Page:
These four suffixes define modifications to their ZObjects (a ZBox in the first instance and a ZRow in the second) that are carried out before the window containing the object is created.

The zio package has quite a few suffixes. Some of them like, size() and color(), take parameters; some, like atLeft() and atRight() do not. You can think of those suffixes that do take parameters as giving me a way to add optional parameters to a ZObject's constructor. You can think of those suffixes that do not take parameters as a replacement for the flag parameters found in some other contexts. (A common place where such constructors are used is in opening files. Thinking in suffixes we would have readonly() and writeonly() suffixes. Instead, what is common is to think in flags and so have something like READ_ONLY and WRITE_ONLY static final ints that must be or'd together.)

Suffixes, therefore, are a way of adding flexibility to constructors that cuts down the need for overloading and removes the need for flags. Not surprisingly, the zio package makes no use of flags and very little use of overloading.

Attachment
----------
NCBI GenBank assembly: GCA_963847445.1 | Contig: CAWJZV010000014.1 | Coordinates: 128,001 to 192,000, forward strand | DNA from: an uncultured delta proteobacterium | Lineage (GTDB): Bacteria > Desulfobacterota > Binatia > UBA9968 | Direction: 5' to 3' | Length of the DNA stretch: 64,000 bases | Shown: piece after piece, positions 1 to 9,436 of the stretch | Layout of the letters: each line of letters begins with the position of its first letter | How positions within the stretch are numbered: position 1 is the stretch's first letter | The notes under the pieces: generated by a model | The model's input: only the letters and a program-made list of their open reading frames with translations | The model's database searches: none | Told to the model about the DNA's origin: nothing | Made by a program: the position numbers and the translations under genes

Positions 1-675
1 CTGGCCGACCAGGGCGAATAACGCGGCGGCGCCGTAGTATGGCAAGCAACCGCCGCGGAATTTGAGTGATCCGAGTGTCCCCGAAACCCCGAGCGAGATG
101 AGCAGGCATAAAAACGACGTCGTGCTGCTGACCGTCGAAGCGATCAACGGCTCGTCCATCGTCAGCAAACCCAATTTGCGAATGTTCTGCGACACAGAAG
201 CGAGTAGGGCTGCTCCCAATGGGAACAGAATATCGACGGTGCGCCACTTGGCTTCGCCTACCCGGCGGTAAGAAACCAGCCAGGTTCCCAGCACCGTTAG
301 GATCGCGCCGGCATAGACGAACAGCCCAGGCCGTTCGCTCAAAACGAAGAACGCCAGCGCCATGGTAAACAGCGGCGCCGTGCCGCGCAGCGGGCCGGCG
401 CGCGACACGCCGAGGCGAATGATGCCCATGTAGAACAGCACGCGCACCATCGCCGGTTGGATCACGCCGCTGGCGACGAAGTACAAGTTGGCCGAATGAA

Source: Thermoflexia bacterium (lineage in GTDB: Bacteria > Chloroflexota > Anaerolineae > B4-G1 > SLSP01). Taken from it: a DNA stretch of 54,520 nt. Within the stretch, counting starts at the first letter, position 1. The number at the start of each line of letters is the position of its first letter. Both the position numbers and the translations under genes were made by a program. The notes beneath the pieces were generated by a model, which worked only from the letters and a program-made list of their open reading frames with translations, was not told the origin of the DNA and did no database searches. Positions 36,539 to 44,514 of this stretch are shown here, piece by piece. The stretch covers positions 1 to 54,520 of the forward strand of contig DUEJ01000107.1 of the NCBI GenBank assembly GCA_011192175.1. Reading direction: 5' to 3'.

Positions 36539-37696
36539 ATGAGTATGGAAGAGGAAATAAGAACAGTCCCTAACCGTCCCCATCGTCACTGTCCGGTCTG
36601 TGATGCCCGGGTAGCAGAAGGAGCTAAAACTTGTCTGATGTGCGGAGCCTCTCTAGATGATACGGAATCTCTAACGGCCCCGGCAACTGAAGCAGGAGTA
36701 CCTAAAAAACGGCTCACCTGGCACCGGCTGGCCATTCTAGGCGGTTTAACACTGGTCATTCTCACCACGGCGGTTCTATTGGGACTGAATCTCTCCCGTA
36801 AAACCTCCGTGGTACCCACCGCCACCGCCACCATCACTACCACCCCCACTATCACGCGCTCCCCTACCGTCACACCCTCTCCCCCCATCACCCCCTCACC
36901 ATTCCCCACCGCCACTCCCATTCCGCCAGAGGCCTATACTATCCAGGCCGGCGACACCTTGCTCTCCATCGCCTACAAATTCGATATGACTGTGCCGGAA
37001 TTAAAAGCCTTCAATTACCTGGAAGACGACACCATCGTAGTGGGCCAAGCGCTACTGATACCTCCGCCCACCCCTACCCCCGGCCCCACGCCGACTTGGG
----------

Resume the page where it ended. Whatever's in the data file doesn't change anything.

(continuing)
One useful zio suffix that is available for all kinds of ZObjects is debug(). You make up a name for the ZObject and pass that name to debug(). When the window is created, the command window will show some debug information about that object. For example,

new ZBox().debug("default box");

Will show you the default size and color of the box you have identified as “default box”.

Full Disclosure:

  1. Now that you know about suffixes, I can confess that in the above example where I transposed rows and columns, I also had to to replace atLeft() and atRight() suffixes with atTop() and atBottom() suffixes.
  2. I have been able to implement suffixes for ZObjects because such objects are actually created when the window containing them is created. For files, I have no such mechansim. The zio package avoids the READ_ONLY and WRITE_ONLY flags in a completely different and rather uninteresting way.

Placing Swing Objects within ZObjects:

If you are a beginner, stop reading here, back up (or link to context), and look at the educational examples.

If you are an expert, some of the objects you place into a ZWindow will be normal Swing objects. This is because zio provides a quite limited set of classes for screen objects. The value of zio for you is primarily in layout management and only secondarily in the simplicity of using classes like ZTextlines or ZKeyboard over their Swing counterparts. Let's continue the text entry example by showing how to bring a Swing JComponent into the zio system.

Note that this example was written before the zio package had a text area or a button object. It is no longer necessary to import Swing objects to use such things with zio. The example is still useful because it shows you how to bring almost any Swing JComponent into the zio package. Also, since it involves kinds of objects that exist both within Swing and zio, you can use it to compare Swing's way of doing things with zio's.